Wandering Heroes of Ogre Gate draws on a number of sources for inspiration. I watch a lot of wuxia movies and TV shows, and these have had a big influence not only on Ogre Gate, but on Sertorius and many of my d20 campaigns. I am hoping to share some of my favorite movies and shows in the genre here as we work on Wandering Heroes of Ogre Gate.
It probably comes as no surprise to those following the blog that the Dragon Gate Inn movies are a particular favorite of mine and that Wandering Heroes of Ogre Gate is named in part as a homage to these films.
The original Dragon Gate Inn was made in 1967 and Directed by King Hu (Come Drink With Me and A Touch of Zen). King Hu actually made three films that prominently feature an inn (Come Drink With Me, Dragon Gate Inn and The Fate of Lee Khan) but the inn of Dragon Gate has become quite iconic. The film was remade in 1992 as New Dragon Gate Inn, and again re-imagined in 2011with Jet Li as the star in Flying Swords of Dragon Gate. These are all excellent movies in my opinion (though unfortunately today it is very hard to find a quality copy of the original). But now I want to discuss New Dragon Gate Inn.
New Dragon Gate Inn was made in 1992, directed by Raymond Lee and produced by Tsui Hark. It stars Donnie Yen (Tsao), Tony Leung Ka-fai (Wai-on), Brigitte Lin (Mo-yan), Maggie Cheung (Jade), and even features Elvis Tsui in a small but memorable role. It follows the same basic plot as the original Dragon Gate Inn but contains more action sequences and dark humor. It also turns Dragon Gate into a black inn (a place that serves human meat).
Against the backdrop of the Ming Dynasty, the storyline follows a group of rebels pursued by the powerful East Chamber (an intelligence bureau headed by the eunuch Tsao Siu-yan). The film opens with Tsao executing his rival, Minister Yang. He murders the entire family but saves two children to use as bait to lure Yang's ally, General Chow Wai-on. Wai-on's men and his lover Mo-yan rescue the children and take them a desert inn on the frontier where they plan to meet rendezvous and escape. Bad weather and dust storms force the rebels to remain at the inn as Tsao's men, posing as merchants, investigate the place and wait for reinforcements to arrive. The Inn is operated by a colorful woman named Jade and is a refuge for brigands and thieves.
The bulk of the film occurs at the Inn, and involves two main conflicts: a love triangle between Wai-on, Mo-yan and Jade; and the rebel's efforts to escape with the children while sharing an inn with Tsao's agents. This creates plenty of opportunities for both action and comedy.
The sword-play is solid, and very different from the sword-play of King Hu's original. In the first Dragon Gate Inn the action sequences were more fluid and discernible. Like a lot of 90s wuxia, the camera angles and editing make many of the actions in the remake seem more sudden and occasionally choppy. It works fine and is simply a bit more stylized. The best fight choreography is a dialogue ridden sparring match between Jade and Mo-yan, that is played mostly for laughs. The final battle is also quite good.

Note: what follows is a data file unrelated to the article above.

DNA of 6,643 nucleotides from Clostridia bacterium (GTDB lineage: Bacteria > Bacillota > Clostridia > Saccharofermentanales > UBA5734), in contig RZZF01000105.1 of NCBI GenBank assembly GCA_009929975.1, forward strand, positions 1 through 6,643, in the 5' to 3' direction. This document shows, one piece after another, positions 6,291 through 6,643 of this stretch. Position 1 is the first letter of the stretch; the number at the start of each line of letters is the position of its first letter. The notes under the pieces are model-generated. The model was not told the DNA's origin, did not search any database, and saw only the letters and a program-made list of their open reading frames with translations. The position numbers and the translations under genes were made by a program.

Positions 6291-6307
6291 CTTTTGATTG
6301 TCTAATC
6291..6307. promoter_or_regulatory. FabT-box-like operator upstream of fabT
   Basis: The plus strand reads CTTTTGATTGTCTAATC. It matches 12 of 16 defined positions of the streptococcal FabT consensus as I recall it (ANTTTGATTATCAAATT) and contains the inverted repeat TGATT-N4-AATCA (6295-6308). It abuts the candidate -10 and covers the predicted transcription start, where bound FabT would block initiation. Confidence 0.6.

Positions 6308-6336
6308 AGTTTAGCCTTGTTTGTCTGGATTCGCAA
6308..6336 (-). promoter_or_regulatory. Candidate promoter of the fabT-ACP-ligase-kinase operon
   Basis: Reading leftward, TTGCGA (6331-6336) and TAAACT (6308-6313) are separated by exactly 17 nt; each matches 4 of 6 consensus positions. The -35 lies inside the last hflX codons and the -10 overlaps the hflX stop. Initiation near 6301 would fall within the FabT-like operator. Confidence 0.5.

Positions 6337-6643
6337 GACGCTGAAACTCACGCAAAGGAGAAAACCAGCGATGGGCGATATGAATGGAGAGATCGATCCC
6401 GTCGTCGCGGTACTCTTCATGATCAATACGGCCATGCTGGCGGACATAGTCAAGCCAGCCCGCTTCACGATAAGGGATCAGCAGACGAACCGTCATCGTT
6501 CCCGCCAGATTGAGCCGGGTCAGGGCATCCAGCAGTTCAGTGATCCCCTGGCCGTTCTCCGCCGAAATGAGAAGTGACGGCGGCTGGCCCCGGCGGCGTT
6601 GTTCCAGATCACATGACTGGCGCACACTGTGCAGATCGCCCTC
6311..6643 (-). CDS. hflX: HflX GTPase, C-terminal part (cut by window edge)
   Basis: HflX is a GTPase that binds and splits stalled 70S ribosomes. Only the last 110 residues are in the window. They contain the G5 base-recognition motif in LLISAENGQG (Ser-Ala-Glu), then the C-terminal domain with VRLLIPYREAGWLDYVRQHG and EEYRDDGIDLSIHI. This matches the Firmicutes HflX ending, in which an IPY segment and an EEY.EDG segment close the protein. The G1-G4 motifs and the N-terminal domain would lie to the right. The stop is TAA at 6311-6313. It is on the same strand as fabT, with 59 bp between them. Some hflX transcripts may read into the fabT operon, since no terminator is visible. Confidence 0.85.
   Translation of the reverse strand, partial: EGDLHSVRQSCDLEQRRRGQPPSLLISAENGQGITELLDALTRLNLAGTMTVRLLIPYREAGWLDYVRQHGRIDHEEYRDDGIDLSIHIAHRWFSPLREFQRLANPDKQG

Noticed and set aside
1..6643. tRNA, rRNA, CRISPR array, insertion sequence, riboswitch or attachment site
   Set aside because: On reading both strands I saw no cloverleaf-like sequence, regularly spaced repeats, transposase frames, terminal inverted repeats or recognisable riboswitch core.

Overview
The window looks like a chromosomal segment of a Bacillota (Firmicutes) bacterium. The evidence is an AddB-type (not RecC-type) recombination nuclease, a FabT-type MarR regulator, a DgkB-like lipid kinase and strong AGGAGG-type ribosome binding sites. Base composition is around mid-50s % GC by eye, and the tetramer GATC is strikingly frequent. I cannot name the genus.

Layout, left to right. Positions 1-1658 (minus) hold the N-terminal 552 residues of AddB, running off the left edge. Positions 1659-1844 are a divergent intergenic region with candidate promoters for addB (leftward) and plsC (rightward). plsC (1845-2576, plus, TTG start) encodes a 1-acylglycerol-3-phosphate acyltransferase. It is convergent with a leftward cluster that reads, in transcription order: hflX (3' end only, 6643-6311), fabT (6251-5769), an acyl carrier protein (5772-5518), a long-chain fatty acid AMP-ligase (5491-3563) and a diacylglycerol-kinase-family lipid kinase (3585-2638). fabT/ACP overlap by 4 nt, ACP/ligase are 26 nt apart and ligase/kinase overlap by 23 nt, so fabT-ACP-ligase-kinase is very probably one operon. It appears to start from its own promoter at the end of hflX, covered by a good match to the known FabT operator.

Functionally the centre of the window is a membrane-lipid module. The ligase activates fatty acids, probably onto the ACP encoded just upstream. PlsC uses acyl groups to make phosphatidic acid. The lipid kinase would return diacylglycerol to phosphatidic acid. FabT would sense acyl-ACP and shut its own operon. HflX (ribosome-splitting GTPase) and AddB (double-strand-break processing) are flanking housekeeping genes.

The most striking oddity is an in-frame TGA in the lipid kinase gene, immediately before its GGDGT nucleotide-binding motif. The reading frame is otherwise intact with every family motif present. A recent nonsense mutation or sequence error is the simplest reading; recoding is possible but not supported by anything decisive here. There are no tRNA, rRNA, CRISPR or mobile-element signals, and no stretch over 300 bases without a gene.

Donnie Yen as Tsao sees very little action in the movie. Aside from some flourishes at the very beginning, he pretty much doesn't do anything (aside from sit patiently in a sedan chair) until the very end. While some folks feel this is a waste of his talent, I feel it adds weight to his final scene and makes it that much more magnificent (and it is a brutal, bloody end).
It is a strong cast, with several great actors turning in a good performances but Maggie Cheung absolutely overshadows all the other talent as Jade. She plays a witty and seductive proprietor with a shady past. This is definitely a more risqué take on the first film. The dialogue is filled with double entendres, with Jade offering to give Wai-on access to "all of my secret corridors" after he asks her about escape tunnels leading to the border. Again this is done mainly for laughs, but it is far from tame.
There is also a small but pleasant performance from Elvis Tsui, who plays a bombastic general with a connection to Jade and the inn. Donnie Yen is there mostly for his martial arts, and he does deliver in the final scene.
I like New Dragon Gate Inn in terms of gaming because it provides a great venue for adventures. Inns are a staple of the genre and this is definitely one of the more remarkable ones. The added element of serving human meat disguised as steamed buns is perfect fodder for a campaign. The desert location also works really well (even if it leaves you wondering where they are getting water from exactly).
I recommend this one for certain. It is dated though. You can definitely tell it was made in the early 90s and the versions I have seen have all been a little on the grainy and faded side (but still much better preserved than the original). If you can find it, absolutely check out King Hu's Dragon Gate Inn. That one is a classic, but just be prepared for less than stellar sound and image quality (though it has faired better than his other classic, A Touch of Zen). I'd also highly recommend the latest remake, Flying Swords of Dragon Gate Inn. That one also has the advantage of being directed by Tsui Hark (and in my opinion it is one of the better recent wuxia movies).